Monday, November 25, 2013

Eating Right: Don't call it Diet (Absolute Beginners)

Among the excellent reasons to start cycling are health and weight loss. Because cyclists require targeted fuel before, during, and after rides, nutrition is integral to successful cycling. Without proper nutrition, cyclist can feel exhausted during or after rides. I've written on eating in preparation for long rides before, but today I want to discuss the greater goal of how to use your quotidian diet to support your goal of riding the AIDS/LifeCycle (or similar rides).

If you have a nutrition-based illness or need some serious weight loss, it is important to start out with a check up from your physician. Only he or she can tell you whether a simple diet-and-exercise regime will help. But for most people, health and weight loss involve getting enough nutrients from the right number of calories. The right number of calories is some percentage less than the number of calories burned during the day. When you have a calorie deficit in this way, you are going to lose weight.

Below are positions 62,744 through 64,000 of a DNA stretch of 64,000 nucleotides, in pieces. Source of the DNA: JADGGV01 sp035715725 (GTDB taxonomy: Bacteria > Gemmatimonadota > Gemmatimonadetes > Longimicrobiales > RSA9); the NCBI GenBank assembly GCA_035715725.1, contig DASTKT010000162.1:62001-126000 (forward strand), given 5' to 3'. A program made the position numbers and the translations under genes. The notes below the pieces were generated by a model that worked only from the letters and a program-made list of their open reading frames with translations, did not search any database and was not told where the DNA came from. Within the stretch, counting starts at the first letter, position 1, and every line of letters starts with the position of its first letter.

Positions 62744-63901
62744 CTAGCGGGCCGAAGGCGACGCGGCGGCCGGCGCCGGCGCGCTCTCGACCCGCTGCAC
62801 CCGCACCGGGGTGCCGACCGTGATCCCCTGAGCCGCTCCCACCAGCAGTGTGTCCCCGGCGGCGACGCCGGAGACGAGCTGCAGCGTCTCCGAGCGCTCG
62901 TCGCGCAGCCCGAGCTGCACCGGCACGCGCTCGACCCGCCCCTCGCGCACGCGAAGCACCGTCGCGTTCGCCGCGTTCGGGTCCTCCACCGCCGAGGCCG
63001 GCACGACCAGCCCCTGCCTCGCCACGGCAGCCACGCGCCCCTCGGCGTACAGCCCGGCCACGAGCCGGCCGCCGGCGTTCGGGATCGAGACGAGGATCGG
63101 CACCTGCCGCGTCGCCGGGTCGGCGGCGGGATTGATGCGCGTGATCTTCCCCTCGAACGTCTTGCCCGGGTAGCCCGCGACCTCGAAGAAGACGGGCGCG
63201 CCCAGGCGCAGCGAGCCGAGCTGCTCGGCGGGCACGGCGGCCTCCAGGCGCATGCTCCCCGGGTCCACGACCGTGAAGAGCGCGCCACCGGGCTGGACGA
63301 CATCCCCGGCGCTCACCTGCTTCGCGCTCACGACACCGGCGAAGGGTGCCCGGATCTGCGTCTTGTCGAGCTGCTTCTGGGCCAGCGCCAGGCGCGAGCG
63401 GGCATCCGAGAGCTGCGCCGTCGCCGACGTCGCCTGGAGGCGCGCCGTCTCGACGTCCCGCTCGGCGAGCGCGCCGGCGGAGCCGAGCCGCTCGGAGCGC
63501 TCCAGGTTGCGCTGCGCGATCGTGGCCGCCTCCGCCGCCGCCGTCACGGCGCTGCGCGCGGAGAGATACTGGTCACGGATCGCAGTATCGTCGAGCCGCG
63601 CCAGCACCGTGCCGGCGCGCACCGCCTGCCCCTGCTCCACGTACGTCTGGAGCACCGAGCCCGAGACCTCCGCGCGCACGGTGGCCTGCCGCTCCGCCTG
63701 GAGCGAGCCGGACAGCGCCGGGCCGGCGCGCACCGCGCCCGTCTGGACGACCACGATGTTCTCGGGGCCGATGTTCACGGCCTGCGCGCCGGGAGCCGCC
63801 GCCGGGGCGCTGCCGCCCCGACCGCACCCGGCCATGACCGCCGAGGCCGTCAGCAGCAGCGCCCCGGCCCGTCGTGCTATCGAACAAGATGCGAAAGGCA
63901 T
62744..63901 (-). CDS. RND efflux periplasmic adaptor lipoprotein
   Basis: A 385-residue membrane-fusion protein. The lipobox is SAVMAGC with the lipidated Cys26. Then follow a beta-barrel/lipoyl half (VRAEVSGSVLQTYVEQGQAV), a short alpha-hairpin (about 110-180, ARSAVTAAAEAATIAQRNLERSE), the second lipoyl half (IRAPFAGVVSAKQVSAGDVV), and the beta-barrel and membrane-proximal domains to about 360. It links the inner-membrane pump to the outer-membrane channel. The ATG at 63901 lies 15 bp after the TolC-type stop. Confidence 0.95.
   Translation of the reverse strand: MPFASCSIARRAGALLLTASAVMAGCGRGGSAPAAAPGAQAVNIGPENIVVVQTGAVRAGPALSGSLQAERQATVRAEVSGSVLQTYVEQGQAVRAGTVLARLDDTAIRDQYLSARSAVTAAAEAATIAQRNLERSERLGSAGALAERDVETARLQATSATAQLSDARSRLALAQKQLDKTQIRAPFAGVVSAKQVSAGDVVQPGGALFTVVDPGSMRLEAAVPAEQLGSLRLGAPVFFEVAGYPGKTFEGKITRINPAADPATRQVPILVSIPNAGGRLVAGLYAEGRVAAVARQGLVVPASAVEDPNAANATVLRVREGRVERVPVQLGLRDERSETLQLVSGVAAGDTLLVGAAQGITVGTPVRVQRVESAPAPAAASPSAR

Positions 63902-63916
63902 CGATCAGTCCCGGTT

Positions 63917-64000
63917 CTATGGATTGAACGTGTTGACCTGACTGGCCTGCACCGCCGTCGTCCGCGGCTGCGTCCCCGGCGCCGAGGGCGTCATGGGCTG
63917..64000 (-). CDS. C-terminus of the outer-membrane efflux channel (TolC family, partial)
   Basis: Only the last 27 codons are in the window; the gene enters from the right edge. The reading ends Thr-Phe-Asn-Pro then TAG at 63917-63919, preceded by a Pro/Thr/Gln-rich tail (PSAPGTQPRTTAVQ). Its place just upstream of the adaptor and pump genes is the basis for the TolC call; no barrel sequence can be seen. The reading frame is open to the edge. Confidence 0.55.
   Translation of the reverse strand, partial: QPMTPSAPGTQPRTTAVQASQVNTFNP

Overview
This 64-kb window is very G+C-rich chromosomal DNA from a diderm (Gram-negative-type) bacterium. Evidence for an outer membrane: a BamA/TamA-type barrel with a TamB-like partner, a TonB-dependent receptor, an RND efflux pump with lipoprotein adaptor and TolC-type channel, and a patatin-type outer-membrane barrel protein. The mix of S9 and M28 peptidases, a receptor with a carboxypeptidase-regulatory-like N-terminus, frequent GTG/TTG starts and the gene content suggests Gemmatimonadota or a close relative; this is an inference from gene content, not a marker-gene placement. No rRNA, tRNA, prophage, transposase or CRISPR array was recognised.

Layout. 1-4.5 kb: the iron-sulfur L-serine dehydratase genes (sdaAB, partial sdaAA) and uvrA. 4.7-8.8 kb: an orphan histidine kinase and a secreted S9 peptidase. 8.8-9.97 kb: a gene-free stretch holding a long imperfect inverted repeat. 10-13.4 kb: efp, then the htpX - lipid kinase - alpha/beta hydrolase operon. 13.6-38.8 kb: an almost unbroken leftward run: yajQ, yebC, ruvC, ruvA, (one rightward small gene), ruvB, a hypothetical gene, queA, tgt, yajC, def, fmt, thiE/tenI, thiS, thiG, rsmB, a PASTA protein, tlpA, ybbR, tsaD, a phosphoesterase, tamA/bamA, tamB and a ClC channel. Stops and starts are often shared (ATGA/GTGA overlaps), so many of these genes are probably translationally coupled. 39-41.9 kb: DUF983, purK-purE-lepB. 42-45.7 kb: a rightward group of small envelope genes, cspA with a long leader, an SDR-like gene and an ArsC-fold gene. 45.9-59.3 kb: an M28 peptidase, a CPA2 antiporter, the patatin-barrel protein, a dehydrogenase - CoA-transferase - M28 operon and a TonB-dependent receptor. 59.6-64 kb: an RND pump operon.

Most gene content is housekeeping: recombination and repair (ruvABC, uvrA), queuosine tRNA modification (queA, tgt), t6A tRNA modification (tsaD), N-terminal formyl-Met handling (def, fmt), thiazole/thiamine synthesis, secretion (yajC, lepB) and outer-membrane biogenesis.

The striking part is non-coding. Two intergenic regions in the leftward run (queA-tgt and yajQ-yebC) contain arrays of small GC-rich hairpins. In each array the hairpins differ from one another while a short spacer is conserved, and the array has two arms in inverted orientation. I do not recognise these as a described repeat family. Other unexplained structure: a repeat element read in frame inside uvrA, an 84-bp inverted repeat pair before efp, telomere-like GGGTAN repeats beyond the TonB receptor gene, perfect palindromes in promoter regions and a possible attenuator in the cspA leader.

The topic of weight loss is huge and the subject of scientific study and pseudoscientific charlatanism. As Forbes magazine points out, weight loss can be done in a reliable and scientific way, avoiding expensive and possibly dangerous fads and fantasies. For instance:
Image credit.

  1. Diet trumps exercise in weight loss.
  2. Exercise supports this weight loss.
  3. Exercise is going to be your constant companion in life.
  4. There is no magical combination of foods which will achieve weight loss.
  5. For purposes of weight loss, a calorie is a calorie.
  6. Its all about the brain.
And its no. 6 on this list why we must replace the word Diet. Colloquially, "diet" implies a short-term solution to a temporary problem. Whereas, a more-successful strategy is implementing a permanent, achievable, and stable weight loss goal. But how do you set such a goal? The easiest way is to simply start making informed choices in your day-to-day eating habits.

I started my exercise regime with the excellent and free advice given by Scooby on his website Scooby's Workshop. He advocates a number of techniques to loose fat and retain muscle from the easy (exercising and making informed dietary choices) to the difficult (measuring your body fat and weighing your potions for each meal. (Review his "Losing Weight and Building 6-Pack Abs" page for details.) But all he advocates is:
  1. Exercise a bit more;
  2. Eat a bit less;
  3. Drink lots of water;
  4. Sleep.
As a cyclist, you're presumably working on (1), and learning the importance of water for (3). Sleep is a topic on which I've blogged before, but if you're not getting 7 to 9 hours a night, you may want to figure out why or consult your doctor to achieve (4). (Read his page, too, for advice about each point.) On eating less, Scooby advises: